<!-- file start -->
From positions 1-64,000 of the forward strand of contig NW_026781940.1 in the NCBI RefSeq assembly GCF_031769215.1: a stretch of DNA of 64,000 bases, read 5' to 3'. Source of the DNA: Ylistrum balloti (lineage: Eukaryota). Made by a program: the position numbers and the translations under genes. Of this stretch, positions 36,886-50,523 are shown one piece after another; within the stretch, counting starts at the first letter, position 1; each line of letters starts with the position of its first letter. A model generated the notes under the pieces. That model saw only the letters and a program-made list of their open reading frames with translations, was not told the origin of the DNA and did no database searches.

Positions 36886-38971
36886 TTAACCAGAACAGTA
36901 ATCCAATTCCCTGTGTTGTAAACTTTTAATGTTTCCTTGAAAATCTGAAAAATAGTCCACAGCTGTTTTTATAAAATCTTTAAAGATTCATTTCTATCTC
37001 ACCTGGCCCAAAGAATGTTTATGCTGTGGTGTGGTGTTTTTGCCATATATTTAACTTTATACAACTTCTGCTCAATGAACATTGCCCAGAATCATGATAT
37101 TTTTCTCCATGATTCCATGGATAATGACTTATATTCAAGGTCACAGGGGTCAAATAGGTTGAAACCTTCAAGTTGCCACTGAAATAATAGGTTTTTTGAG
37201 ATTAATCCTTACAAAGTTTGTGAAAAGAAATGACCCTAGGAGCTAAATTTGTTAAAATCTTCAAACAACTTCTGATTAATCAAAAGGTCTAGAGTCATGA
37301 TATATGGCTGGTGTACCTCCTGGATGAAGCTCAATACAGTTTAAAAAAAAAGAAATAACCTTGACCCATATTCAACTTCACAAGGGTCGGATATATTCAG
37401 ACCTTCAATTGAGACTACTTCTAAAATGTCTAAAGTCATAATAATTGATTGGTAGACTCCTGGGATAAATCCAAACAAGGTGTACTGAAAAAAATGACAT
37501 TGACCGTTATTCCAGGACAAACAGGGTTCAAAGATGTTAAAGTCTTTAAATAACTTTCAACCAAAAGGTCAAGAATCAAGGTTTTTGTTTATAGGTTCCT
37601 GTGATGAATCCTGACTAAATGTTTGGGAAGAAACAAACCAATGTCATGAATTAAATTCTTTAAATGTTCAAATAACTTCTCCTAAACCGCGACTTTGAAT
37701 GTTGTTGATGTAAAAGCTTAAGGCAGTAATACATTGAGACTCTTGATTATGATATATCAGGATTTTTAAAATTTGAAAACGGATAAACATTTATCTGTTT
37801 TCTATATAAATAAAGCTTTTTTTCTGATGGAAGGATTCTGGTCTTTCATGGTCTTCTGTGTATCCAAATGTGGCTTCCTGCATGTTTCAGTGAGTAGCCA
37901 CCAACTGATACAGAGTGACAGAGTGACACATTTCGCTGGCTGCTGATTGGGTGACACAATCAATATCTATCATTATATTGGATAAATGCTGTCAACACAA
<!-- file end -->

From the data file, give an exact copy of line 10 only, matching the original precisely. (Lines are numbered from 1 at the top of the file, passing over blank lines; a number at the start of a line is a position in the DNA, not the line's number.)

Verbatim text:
37501 TGACCGTTATTCCAGGACAAACAGGGTTCAAAGATGTTAAAGTCTTTAAATAACTTTCAACCAAAAGGTCAAGAATCAAGGTTTTTGTTTATAGGTTCCT